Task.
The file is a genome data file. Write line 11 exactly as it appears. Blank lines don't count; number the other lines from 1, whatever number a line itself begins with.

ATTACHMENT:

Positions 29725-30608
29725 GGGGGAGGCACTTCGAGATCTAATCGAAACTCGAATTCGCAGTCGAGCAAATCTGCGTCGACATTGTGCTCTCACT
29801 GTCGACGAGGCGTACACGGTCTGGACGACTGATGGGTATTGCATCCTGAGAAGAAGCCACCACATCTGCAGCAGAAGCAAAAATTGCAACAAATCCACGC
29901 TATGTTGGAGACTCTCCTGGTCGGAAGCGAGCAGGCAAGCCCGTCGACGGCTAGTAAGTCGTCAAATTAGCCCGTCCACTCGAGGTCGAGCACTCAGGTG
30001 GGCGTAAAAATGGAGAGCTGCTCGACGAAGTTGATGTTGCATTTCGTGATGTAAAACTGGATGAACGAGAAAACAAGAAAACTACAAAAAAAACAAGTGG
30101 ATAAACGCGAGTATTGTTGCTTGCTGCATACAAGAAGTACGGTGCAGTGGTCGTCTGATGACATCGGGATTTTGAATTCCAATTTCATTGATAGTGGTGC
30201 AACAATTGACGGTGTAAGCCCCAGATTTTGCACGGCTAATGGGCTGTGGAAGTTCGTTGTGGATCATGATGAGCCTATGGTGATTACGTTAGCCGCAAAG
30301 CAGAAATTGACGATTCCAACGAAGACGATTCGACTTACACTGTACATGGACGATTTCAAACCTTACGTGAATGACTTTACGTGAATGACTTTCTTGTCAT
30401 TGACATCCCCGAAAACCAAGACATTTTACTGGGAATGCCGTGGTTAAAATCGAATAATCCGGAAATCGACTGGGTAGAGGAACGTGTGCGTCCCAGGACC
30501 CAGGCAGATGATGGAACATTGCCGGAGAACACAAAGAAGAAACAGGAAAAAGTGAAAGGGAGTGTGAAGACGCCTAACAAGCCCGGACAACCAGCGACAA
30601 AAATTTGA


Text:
30601 AAATTTGA